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New Beginnings: Start Working to Improve Your Credit Report As Soon As You Become Bankrupt

Once you are bankrupt, there is a line through your past and it’s time to start thinking about the future. You need to work on the little things to improve your financial fortunes.

Bankruptcy will be recorded on your credit report and stays there for five years. You need to think about what happens to your credit report after your bankruptcy has been recorded because you are now in control.

In a year’s time the bankruptcy entry will be one year down the track, in three years the bankruptcy entry will be three years down the track and in six years’ time there will be no mention of bankruptcy on your credit report.

The great thing about bankruptcy is that it protects your wages to ensure you have enough money to live on and pay your bills. Take advantage of this.

As soon as you become bankrupt, start building your credit report to demonstrate responsible behaviour to future lenders. We recommend you think about and set financial goals for where you want to be in five years’ time.

For example, do you want the security of savings? To be driving a better car? Saving a deposit for a housing loan, or to have better furniture, or for retirement? Whatever your goal, a good credit report is an asset.

The best way to start is to make sure you pay your utility bills on time. Applications for connection of services such as electricity, gas, telephone, mobile phone plans, pay TV and broadband products are all recorded on your credit report – as are any defaults if you don’t pay on time. Every time you pay a bill when it falls due, you are improving your credit report.

Bankruptcy offers a significant advantage over personal insolvency agreements (PIA) and debt agreements that is often overlooked. Bankruptcy ensures your income is protected so you have money to pay your bills and rebuild your credit report.

As a separate issue, we have difficulty with people going into debt agreements. That arrangement means they have little money to live on, often pay their bills late and continue to have a poor credit report.

Once you have declared bankruptcy, we recommend you choose the bank or lending institution you wish to deal with in the future and organise a meeting. Talk to them about your plans and find out what they will need from you to consider any future loan applications.

For example, if you want to buy a car worth $20,000 once you are discharged from bankruptcy, they may need you to save $10,000 of that purchase price with them, which will demonstrate your ability and discipline to save.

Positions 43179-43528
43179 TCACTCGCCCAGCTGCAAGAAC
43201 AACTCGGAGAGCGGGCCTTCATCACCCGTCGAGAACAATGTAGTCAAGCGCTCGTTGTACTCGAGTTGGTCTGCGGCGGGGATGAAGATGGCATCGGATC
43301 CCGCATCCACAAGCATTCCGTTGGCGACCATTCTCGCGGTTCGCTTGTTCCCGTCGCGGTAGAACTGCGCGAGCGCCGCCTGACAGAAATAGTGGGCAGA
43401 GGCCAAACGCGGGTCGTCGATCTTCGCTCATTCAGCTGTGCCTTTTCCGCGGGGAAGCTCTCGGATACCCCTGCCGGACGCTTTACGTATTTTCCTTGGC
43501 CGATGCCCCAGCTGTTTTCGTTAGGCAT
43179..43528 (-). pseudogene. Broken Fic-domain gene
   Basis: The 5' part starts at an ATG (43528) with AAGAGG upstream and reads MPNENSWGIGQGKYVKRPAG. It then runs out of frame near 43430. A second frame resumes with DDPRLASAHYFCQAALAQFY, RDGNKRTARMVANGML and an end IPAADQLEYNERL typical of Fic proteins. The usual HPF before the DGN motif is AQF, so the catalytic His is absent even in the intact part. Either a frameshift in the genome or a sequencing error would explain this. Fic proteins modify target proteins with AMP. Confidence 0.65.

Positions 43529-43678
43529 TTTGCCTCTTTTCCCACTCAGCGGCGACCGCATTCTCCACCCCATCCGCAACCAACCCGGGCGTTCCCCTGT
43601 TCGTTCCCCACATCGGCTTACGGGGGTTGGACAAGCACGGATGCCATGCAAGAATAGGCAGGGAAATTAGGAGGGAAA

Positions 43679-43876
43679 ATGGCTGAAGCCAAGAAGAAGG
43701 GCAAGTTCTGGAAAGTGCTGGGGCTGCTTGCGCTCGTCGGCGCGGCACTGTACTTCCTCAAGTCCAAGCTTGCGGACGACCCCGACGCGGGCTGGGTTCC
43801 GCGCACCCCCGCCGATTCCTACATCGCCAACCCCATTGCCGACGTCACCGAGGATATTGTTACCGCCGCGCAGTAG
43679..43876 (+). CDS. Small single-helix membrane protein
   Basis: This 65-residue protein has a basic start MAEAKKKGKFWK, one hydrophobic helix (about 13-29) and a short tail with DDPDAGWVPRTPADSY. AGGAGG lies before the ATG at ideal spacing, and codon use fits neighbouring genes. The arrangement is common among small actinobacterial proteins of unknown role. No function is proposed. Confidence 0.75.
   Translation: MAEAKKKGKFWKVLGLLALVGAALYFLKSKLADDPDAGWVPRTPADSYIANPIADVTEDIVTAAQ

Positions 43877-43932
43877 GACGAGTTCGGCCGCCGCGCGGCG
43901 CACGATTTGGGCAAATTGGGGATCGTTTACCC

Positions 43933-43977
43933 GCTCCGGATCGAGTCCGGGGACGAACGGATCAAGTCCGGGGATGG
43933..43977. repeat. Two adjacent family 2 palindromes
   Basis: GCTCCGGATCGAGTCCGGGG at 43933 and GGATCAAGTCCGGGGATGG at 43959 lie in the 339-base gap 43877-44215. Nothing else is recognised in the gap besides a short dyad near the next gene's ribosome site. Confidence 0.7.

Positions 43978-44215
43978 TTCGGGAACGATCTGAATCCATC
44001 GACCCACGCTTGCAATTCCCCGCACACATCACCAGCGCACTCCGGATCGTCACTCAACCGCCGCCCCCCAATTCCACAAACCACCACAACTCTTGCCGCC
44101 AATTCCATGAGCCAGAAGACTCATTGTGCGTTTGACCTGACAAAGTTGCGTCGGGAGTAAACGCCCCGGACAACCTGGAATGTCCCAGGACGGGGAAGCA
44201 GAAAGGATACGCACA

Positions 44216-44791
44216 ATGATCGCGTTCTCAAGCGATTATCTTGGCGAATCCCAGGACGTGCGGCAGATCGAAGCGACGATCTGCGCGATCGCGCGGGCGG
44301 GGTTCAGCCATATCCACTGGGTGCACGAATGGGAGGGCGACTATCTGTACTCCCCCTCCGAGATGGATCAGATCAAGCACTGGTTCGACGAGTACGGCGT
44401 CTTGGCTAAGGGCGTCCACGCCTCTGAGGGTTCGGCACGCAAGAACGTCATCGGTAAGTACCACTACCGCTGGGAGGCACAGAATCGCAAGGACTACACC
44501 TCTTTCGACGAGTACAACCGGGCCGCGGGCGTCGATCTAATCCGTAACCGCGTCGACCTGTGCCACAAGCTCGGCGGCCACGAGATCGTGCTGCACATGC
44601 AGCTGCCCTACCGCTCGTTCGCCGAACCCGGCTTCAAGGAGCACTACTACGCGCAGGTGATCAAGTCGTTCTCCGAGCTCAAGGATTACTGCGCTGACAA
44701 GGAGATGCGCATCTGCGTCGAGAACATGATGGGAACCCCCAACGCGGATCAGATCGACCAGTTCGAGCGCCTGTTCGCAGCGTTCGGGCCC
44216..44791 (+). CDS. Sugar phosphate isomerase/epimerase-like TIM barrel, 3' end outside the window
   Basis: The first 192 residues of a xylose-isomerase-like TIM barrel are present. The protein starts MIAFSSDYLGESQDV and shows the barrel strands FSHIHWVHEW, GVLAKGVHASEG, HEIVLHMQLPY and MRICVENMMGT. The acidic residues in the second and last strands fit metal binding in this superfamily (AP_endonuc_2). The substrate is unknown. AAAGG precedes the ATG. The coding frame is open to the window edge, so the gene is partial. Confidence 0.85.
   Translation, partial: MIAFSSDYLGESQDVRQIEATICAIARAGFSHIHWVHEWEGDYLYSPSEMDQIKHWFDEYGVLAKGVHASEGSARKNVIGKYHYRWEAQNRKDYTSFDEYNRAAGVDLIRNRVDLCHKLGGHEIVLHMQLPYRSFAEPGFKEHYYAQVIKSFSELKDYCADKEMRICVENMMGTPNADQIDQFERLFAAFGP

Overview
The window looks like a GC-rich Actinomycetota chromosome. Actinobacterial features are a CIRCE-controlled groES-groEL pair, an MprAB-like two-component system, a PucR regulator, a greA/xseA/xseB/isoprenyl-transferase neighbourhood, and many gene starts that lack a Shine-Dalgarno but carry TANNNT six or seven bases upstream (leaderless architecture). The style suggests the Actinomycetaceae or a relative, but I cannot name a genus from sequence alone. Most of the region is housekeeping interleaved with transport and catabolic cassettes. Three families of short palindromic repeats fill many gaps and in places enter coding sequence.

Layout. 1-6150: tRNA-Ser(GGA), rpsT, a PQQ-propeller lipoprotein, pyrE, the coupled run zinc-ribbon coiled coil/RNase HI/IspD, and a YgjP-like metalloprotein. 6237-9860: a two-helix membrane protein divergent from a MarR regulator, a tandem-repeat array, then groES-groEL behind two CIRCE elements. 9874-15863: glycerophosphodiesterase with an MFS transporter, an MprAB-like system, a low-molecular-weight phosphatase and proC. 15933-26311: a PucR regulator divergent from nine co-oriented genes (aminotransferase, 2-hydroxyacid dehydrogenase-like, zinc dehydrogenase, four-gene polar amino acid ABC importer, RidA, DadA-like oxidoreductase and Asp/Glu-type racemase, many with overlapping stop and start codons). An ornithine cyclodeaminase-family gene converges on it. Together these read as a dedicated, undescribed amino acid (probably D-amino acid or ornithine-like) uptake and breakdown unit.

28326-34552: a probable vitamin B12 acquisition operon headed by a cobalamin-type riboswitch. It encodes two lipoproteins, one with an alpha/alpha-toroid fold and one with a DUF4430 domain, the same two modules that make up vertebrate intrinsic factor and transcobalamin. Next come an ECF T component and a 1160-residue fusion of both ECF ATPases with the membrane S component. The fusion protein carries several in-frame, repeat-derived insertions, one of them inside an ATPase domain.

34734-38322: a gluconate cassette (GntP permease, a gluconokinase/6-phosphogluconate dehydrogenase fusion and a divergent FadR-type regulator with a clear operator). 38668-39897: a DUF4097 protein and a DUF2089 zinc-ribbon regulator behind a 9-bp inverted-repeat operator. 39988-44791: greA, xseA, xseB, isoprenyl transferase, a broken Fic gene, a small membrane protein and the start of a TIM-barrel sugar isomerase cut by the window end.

If you talk about a housing loan, they may say they would require you to save a 20 per cent deposit with them, again showing your ability to save and also that you have the ability to meet the monthly loan repayments.

This approach of creating communication with a lender of your choice will pay dividends. You will know what they need to have in place to consider a loan application from you, so when you do make that application it should be approved.

This also helps to improve your credit report because if you make a lot of loan applications, you will lower your credit score. Too many applications on your credit record suggests you are a high-risk borrower because you cannot get a loan from your banker.

You may be thinking it’s a good move to apply for loans with all the banks to see which one will give you the best deal, but this will destroy your credit report and most likely ensure you won’t be able to get a loan.

Likewise, if your credit report shows you are applying to lower tier lenders, you will do yourself more damage. Payday borrowers are seen as the highest risk.

Here are some examples of the types of financial activity that may be recorded on your credit file:

  • Loan applications for houses and cars,
  • Applications for connection of utility services such as electricity, gas, telephone, mobile phone, pay TV etc, and
  • Applications for store cards, credit cards and personal loans.

Actions you can take which should not be recorded or impact your credit record include:

  • Applying for a debit card
  • Applying to open a new bank account, and
  • Applying for a pre-paid mobile phone.

From little things big things grow. Plan for the future, pay your bills on time, form a relationship with your preferred lender and grow a healthy credit report.

If you would like to know more about bankruptcy and your credit report, please call Nicholls & Co on 1300 060 122 or email

Alan Nicholls - Registered Trustee

Alan Nicholls’ no obligation help desk

Nicholls & Co provide a free, no obligation ‘help desk’ for people considering bankruptcy – we discuss and explain bankruptcy and answer questions for anyone who is considering bankruptcy. The Nicholls & Co help desk can be accessed by phone  
1300 060 122  or . Alan Nicholls, Registered Trustee in Bankruptcy is also available to answer your questions to enable you to decide if bankruptcy is right for you.